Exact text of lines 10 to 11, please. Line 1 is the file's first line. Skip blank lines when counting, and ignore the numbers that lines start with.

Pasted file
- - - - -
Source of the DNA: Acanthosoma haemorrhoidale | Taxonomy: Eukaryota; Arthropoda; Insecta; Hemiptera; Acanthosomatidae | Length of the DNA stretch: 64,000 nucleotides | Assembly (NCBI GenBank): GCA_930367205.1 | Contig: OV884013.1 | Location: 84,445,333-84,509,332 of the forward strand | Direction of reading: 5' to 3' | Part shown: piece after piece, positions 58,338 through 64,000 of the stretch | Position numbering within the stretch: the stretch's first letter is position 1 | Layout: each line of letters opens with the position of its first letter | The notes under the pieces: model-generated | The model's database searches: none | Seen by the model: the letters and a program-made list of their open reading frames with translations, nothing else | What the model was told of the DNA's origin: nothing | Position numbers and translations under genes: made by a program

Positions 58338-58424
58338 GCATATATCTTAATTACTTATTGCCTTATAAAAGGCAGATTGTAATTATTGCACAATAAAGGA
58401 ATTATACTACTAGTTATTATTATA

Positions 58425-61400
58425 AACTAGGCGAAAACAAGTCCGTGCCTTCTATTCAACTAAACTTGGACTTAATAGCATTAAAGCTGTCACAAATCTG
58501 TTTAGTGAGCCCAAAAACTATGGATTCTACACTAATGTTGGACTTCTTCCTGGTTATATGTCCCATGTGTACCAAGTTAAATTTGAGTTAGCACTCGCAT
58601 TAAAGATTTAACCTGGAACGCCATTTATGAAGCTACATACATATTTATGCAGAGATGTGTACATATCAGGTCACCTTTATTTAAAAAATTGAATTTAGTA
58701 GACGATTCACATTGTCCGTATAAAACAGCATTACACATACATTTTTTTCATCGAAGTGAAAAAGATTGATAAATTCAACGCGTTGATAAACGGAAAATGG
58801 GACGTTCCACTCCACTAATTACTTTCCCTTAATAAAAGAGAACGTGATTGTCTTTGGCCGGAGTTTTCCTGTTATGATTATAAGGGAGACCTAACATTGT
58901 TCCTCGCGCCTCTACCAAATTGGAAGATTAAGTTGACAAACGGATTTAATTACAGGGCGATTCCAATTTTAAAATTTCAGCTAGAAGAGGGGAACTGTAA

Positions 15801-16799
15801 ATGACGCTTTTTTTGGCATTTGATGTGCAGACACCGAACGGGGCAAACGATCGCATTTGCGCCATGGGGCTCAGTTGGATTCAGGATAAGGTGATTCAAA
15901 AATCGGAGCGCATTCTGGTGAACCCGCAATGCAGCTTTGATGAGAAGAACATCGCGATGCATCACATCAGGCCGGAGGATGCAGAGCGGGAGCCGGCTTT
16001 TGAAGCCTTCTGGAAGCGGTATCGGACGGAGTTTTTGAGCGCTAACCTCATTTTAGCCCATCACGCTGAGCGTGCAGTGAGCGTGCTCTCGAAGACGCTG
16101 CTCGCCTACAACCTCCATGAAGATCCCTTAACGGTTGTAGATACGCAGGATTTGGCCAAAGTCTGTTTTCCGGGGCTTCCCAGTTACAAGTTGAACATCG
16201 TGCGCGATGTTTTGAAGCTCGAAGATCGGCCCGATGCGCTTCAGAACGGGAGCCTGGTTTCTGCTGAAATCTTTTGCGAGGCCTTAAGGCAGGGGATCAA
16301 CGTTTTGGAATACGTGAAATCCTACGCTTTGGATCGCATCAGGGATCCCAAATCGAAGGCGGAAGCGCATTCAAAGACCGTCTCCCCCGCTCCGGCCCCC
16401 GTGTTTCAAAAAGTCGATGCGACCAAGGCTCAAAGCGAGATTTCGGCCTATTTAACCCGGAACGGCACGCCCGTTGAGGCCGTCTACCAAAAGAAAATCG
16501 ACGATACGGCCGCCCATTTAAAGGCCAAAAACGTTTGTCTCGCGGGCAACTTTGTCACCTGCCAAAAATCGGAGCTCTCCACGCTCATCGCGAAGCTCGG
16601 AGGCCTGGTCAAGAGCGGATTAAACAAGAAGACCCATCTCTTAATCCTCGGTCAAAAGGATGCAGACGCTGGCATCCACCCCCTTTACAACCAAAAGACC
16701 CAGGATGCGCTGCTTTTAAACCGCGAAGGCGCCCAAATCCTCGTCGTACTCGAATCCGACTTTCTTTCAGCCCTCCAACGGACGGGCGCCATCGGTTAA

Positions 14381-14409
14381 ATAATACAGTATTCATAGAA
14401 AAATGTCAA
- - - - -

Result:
58801 GACGTTCCACTCCACTAATTACTTTCCCTTAATAAAAGAGAACGTGATTGTCTTTGGCCGGAGTTTTCCTGTTATGATTATAAGGGAGACCTAACATTGT
58901 TCCTCGCGCCTCTACCAAATTGGAAGATTAAGTTGACAAACGGATTTAATTACAGGGCGATTCCAATTTTAAAATTTCAGCTAGAAGAGGGGAACTGTAA